Many buildings and monuments are made of stone, and many buildings use stone for decorative trim.
Granite is now the most widely used stone for buildings, monuments, and bridges. Limestone is the second
most used building stone. It was widely used before Portland cement became available in the early 19th
century because of its uniform color and texture and because it could be easily carved. Sandstone from
local sources was commonly used in the Northeastern United States, especially before 1900. Nationwide,
marble is used much less often than the other stone types, but it has been used for many buildings and
monuments of historical significance. Because of their composition, some stones are more likely to be
damaged by acidic deposition than others. Granite is primarily composed of silicate minerals, like feldspar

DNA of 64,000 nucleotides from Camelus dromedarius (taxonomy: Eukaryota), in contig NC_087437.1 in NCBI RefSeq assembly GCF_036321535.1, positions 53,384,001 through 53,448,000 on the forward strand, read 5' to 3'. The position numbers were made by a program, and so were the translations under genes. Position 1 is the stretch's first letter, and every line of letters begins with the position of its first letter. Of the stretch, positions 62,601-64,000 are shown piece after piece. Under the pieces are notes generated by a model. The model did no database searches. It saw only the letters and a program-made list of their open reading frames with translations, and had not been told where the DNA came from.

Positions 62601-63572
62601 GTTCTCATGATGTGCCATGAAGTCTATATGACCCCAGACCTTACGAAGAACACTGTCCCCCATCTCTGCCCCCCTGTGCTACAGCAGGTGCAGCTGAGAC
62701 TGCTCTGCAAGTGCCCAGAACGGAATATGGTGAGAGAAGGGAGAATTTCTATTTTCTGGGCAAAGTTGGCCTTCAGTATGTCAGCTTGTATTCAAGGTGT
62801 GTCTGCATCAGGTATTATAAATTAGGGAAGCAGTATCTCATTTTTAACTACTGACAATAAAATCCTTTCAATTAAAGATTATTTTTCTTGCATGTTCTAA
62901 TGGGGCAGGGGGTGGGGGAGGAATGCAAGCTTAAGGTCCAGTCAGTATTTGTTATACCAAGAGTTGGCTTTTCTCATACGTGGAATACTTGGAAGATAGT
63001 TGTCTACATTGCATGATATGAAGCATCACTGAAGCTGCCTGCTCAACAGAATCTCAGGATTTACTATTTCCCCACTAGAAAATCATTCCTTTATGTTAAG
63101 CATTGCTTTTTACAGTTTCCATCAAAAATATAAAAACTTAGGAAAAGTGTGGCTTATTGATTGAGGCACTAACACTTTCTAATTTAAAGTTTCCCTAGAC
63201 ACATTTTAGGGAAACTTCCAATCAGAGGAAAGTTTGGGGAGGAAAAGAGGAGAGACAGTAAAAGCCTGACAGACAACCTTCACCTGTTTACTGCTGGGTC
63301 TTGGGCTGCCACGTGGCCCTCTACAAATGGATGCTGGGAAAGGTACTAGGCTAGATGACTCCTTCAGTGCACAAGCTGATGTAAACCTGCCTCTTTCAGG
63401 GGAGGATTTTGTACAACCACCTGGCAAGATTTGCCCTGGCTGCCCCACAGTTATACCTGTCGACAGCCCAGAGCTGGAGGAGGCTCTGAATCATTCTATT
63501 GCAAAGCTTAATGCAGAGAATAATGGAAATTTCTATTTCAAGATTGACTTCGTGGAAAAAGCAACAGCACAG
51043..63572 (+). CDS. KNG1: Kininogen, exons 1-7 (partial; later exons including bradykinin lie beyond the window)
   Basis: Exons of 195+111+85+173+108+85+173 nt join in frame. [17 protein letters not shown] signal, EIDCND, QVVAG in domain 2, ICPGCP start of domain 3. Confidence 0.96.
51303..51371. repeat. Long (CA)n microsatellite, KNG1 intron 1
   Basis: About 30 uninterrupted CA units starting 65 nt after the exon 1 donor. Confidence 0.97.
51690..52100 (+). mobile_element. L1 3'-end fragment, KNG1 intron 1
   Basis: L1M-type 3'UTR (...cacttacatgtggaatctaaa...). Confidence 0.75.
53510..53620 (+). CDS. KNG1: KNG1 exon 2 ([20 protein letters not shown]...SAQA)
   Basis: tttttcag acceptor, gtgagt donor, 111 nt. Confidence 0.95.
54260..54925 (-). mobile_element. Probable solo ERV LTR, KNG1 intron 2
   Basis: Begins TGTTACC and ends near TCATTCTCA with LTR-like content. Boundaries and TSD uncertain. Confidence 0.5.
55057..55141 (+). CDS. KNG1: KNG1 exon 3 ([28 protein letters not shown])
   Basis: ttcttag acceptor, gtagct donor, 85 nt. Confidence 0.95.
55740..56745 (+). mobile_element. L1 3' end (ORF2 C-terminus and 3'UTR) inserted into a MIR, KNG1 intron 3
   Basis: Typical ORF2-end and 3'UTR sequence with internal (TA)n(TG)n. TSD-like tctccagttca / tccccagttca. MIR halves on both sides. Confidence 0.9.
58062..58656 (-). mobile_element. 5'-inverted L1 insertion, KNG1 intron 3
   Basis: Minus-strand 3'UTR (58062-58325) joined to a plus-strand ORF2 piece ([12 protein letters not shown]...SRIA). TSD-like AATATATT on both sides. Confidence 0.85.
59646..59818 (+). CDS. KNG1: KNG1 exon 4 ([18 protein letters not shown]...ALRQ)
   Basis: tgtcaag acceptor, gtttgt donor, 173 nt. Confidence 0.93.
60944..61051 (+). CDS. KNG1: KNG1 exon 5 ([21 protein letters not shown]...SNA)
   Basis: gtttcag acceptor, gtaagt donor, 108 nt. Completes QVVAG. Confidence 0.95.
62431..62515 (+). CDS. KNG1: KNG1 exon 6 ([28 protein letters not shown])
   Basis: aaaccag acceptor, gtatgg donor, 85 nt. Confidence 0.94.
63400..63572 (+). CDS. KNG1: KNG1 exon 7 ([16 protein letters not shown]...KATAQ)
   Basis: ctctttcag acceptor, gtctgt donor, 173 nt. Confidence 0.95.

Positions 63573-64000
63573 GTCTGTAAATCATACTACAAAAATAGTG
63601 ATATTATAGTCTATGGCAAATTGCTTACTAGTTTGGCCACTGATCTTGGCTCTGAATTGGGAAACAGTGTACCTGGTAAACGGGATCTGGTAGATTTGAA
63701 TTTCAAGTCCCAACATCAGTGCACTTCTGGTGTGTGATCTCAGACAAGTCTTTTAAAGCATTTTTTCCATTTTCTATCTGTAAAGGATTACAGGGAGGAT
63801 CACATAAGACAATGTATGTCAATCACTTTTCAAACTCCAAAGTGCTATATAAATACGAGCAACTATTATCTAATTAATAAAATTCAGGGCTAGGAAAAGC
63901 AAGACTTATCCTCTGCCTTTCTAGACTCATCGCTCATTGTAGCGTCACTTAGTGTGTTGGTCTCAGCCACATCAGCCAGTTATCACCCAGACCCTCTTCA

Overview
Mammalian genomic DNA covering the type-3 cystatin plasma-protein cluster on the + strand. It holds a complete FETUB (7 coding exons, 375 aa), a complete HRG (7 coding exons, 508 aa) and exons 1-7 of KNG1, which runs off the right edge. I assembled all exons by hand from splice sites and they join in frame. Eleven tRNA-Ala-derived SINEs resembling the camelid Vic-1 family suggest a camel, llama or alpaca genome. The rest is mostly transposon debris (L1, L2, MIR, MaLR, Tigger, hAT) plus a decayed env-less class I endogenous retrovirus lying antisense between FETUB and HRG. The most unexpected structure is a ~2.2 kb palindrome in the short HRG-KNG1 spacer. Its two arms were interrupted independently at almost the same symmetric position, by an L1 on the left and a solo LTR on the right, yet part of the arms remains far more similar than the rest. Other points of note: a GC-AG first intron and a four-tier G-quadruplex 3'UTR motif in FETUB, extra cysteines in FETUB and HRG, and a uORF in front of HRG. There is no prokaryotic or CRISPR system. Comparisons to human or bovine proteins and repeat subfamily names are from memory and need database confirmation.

and quartz, which are resistant to acid attack. Sandstone is also primarily composed of silica and is thus
resistant. A few sandstones are less resistant because they contain a carbonate cement that dissolves readily
in weak acid. Limestone and marble are primarily composed of the mineral calcite (calcium carbonate),
which dissolves readily in weak acid; in fact, this characteristic is often used to identify the mineral calcite.
Because buildings and monuments made of limestone and marble are more likely to be damaged by acid
precipitation, they are the main focus of this booklet.
Memorial Bridge in Washington, D.C., is made
of granite, the most widely used stone type.
Marble used as a trim on the First Bank
in Philadelphia, Pennsylvania.